Two music graduates chronicle the culinary delights of Leeds and London and explore the height of fine dining on a limited budget.

Good food is well punk.

April 24, 2010

Healthy Saturday Brunch (Not a Healthy Saturday Brunch)

I woke up this morning with an insatiable yearning for some junk food. And not just any junk food. I've always found the McDonalds breakfast menu to be incredibly exotic, available as it is only before 11. Or is it 10? That uncertainty, that window of opportunity, contradictory to the any-time-you-like fast-food ethos, is what makes it so appealing. Unfortunately, I live too far away from any McDonald's to go in my pjyamas, so I decided to recreate the Bacon & Egg McMuffin within the confines of my own home. What follows is less of a recipe, more of a set of detailed instructions to get it in just the right way. There are so many methods of cooking bacon and eggs, after all.

Serves 1

1 Egg (or more)
3-4 Rashers smoked Streaky Bacon (or more)
1 English Toasting Muffin (or more)
2 Slices Processed Cheese (or more)

BACON: I had to defrost my bacon, so threw it in the oven for about 5 minutes to thaw out. This had the side-effect of cooking the meat gently and not shrinking the fatty portions as it would in a frying pan. To get the bacon to crisp up slightly at the edges, I then whacked it in a dry frying pan and put it on a gentle heat to render out the fats a little further. This means the bacon doesn't get too greasy, and doesn't burn at the edges either.

EGG: Despite professing to Not Be A Fucking Foodie, I do somehow have a set of 'Presentation Rings' given to me as a birthday present by my parents - tallish cylinders ostensibly for serving incredibly smooth mashed potato or rice pudding etc. Luckily, they are exactly the same circumference as the average muffin, and so I decided I had to use them to cook a perfectly circular egg. By placing one of the rings in the frying pan (an old cast iron family heirloom that's ever so slightly concave), the egg sits perfectly in the middle without dribbling all over the pan. Cook the egg in the ring in a mixture of butter and vegetable oil on a low flame. Since the egg is going to be slightly thicker than normal, the heat from the pan isn' going to fully cook through to the top before the bottom turns too brown, so put a plate over the ring. This allows the yolk to steam, cooking it from the top down as well as the bottom up. Make sure to jiggle the egg around a little to stop it sticking to the sides.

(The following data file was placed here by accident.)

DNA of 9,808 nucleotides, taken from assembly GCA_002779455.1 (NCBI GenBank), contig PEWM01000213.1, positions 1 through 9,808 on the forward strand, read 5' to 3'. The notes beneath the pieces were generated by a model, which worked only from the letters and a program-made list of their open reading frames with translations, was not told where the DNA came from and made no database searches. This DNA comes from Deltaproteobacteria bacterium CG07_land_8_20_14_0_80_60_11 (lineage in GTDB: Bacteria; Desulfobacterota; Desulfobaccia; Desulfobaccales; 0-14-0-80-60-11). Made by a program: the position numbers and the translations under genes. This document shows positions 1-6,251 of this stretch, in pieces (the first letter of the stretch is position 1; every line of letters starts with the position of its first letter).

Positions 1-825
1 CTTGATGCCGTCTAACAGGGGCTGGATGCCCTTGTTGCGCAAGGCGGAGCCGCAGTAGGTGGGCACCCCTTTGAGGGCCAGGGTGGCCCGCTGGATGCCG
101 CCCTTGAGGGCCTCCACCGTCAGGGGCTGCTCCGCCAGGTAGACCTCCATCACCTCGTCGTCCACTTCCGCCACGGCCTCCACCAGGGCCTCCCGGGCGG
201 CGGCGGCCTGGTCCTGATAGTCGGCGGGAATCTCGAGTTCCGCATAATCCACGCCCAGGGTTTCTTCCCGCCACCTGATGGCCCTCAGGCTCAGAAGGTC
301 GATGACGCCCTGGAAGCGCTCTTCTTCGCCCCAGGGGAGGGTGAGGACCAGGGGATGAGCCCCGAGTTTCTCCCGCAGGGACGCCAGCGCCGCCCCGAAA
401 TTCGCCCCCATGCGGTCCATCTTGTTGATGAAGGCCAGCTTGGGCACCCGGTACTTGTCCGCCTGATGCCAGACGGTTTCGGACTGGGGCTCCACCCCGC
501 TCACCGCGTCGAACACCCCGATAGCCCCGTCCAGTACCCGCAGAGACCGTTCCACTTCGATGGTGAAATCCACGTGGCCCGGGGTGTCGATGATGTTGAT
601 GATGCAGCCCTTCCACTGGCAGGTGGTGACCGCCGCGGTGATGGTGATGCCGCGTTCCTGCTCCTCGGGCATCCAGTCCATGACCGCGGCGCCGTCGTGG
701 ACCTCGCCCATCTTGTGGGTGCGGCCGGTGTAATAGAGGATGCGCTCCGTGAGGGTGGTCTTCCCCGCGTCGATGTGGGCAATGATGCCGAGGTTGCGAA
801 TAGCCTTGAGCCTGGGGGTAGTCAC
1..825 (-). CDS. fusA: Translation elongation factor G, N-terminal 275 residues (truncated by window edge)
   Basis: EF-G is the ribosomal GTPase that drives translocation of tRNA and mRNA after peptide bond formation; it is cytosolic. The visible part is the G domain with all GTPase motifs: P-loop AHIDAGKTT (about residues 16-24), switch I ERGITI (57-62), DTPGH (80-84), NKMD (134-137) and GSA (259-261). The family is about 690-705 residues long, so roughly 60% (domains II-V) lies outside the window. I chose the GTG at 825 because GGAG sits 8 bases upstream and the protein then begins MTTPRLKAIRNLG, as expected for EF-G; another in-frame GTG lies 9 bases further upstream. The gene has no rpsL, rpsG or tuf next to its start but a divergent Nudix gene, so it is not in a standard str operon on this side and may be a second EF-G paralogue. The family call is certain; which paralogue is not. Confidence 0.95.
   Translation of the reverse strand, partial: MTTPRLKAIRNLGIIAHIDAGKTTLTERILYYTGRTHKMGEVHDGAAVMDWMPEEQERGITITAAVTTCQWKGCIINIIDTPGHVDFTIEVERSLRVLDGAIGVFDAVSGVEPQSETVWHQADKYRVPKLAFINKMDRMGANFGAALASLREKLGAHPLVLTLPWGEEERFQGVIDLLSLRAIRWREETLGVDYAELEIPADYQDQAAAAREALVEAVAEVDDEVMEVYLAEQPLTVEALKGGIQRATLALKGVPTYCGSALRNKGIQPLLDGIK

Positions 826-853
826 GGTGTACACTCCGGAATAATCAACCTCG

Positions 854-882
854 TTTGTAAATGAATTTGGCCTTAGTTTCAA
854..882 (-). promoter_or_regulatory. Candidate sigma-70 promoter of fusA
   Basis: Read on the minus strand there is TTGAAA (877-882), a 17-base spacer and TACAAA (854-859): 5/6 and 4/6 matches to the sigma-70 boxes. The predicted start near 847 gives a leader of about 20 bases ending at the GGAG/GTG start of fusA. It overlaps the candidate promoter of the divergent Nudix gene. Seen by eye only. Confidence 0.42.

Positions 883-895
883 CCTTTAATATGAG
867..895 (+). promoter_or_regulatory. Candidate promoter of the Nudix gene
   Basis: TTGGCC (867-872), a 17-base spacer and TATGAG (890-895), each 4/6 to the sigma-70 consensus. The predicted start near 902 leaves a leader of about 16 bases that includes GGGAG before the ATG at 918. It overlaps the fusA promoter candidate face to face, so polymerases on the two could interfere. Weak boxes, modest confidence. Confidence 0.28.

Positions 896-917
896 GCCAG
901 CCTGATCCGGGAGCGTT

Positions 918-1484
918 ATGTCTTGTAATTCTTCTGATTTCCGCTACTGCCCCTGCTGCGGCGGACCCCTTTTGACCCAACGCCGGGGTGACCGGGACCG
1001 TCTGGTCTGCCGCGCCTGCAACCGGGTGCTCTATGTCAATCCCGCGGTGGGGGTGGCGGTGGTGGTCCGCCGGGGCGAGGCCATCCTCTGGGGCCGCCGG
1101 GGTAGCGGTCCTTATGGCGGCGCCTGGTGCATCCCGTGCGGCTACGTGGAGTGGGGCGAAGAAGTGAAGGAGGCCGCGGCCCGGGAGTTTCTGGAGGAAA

McMUFFIN: Slice (this time, don't tear) into two halves and liberally butter each side. Place a slice of cheese on the bottom and pop under a hot grill for about a minute until melted. Place the egg on top, followed by the bacon, followed by another slice of cheese. Repeat under the grill so that the cheese runs into the spaces in between the bacon, and top with the top half of the muffin. It is vitally important that you don't use anything but the cheapest, most artificial cheese available. Anything with any kind of cheddary tang would completely ruin the balance of the meal.

Eat quickly, while still warm. Serve with ketchup, strong black coffee and orange juice.

April 19, 2010

Arabic food so tasty it's Moorish. Geddit.

Damn you, third year; who wants to work when you can eat stuff. What better way to spend the first weekend back after a rather productive Easter, I thought, than to sack Aesthetics off (admittedly, that's not difficult) and have a long lunch with my favourite bearded fellow. It's for the good of the internet readership population, I thought. I'm glad you agree, internet.

Having already sampled the delights of La Cafetiere and L’Oranaise many a time we settled on that other stalwart of student Middle Eastern cuisine, Moorish. Besides the naff sandwich board propped up outside, décor was Arabic business as usual; low seats ordained with complicated patterns in the dark wood, once-bright cushions now faded with cigarette smoke heaped everywhere, very dark interiors with unlit candles on all the tables. Lovely.

We both decided on a bourek each, it being Moorish's 'trademark dish,' and we were not disappointed. My tuna parcel had been marinated in harissa but had a good layer of goat's cheese to temper the spices, resulting in every mouthful initially not being too spicy but leaving a good kick at the back of the throat. G's lamb bourek was more herby and kofta-esque, but had good even flavours. The salad that came with it was sublime; red and yellow tomatoes on spinach with red onion, and a vinaigrette that was so lemony it should have overpowered but instead just brought out the sweetness of the tomatoes. Oh god, I could have eaten that salad all day.